Transform Remediation: The Co-Requisite Course Model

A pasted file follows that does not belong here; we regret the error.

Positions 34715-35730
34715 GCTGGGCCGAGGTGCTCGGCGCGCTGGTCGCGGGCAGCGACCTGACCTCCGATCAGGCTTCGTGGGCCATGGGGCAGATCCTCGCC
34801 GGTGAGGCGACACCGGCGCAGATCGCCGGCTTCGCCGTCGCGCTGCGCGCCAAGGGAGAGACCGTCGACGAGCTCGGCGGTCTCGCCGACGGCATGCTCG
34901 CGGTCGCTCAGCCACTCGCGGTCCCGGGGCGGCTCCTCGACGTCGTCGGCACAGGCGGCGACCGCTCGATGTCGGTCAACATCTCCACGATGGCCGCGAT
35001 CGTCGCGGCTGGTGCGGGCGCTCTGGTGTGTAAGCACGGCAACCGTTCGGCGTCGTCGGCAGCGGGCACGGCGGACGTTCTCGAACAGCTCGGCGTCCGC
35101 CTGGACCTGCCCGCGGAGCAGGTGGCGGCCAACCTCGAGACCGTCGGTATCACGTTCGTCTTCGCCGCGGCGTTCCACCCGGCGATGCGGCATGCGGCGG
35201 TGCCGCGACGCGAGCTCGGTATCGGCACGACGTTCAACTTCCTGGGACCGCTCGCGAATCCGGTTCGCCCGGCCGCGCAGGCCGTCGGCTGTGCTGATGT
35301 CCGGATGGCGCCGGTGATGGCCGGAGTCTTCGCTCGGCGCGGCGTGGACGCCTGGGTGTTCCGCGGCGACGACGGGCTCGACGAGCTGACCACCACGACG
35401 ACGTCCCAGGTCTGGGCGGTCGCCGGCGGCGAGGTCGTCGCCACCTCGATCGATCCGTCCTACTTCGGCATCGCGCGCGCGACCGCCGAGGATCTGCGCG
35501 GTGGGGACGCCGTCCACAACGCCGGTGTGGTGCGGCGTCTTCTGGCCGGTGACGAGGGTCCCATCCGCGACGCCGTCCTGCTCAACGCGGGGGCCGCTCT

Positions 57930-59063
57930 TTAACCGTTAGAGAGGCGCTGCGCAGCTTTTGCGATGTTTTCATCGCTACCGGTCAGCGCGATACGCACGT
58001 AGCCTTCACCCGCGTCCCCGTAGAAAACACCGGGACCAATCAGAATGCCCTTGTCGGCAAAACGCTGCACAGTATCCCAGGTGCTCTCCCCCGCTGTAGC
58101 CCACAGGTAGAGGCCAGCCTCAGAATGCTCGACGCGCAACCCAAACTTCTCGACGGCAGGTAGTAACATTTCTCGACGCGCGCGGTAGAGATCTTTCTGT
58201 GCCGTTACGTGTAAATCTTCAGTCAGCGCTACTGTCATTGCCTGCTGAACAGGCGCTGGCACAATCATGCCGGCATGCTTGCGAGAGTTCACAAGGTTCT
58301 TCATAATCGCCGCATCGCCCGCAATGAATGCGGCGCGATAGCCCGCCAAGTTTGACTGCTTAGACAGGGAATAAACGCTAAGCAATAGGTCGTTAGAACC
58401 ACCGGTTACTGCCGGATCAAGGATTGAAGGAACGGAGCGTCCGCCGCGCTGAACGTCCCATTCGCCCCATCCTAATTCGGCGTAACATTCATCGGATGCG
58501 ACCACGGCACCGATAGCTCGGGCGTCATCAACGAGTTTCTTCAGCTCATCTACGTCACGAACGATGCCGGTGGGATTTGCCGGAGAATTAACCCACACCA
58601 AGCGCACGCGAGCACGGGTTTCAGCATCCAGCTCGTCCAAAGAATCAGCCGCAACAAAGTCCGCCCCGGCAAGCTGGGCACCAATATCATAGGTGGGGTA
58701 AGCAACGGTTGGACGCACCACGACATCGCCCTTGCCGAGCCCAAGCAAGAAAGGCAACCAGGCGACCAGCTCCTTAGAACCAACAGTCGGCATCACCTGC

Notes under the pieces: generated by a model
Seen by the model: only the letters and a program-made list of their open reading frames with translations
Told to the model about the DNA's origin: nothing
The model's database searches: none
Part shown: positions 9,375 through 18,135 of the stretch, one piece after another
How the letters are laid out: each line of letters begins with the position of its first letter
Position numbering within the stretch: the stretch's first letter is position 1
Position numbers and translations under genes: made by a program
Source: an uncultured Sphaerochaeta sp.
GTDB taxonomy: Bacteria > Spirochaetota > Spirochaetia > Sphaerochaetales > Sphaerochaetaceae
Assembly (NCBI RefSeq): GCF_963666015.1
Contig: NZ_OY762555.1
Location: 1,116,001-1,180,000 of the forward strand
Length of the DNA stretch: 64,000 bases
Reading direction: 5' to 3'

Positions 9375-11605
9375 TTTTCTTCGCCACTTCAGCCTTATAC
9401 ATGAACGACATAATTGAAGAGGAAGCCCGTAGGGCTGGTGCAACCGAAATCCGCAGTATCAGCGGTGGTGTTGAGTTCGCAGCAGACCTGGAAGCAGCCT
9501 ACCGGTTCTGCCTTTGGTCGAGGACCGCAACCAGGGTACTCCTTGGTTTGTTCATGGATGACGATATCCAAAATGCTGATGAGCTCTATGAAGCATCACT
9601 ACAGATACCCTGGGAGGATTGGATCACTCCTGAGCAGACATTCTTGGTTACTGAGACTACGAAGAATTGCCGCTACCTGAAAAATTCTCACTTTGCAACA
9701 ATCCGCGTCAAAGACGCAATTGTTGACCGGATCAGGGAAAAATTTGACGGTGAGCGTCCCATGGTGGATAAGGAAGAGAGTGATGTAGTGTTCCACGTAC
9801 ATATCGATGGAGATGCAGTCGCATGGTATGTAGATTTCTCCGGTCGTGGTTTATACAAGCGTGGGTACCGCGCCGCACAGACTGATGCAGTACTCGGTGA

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1 Transform Remediation: The Co-Requisite Course Model For far too many students, remedial education is a dead end. About 50 percent of all students entering college require remedial courses prior to enrolling in credit-bearing courses. The problem is exceptionally dramatic at two-year colleges where 70 percent of entering students require remediation. i Unfortunately, students taking remedial courses are much less likely to graduate with a postsecondary degree than those not needing remediation. ii Quite frankly, postsecondary remedial education, as currently conceived, is failing to meet the needs of both students and institutions. The problem starts with placement exams and their failure to provide the information colleges need to support students successful completion of creditbearing courses. Research has shown that placement exams are not predictive of student success in college-level courses. There is evidence that up to 50% of students placed into remediation could be successful in college-level courses. iii Students scores on placement exams reveal little about student specific skill deficiencies, nevertheless institutions are using them, as if they are finely tuned instruments, to place students in courses that are three or more levels below college-level. About one-third of all students assigned to remediation never take a remedial course in the relevant subject area, and as many as 40 percent of students referred to remedial courses in math never enroll. iv About half of those who do enroll fail to complete their first developmental course, and less than 40 percent complete the entire sequence of recommended developmental courses. v Even more troubling is that very few students who are placed into remedial education ever complete the gateway courses for which the remedial courses were designed. Among those students who successfully enroll in and exit remediation, about half never take the gateway courses for which they were supposedly preparing. vi Further, it is not clear that enrolling in and completing the remedial courses puts students on a better path to completing gateway courses or a degree. A Virginia community college study found that among students identified as needing remediation, those who did not take the remedial course to which they were referred 1 P a g e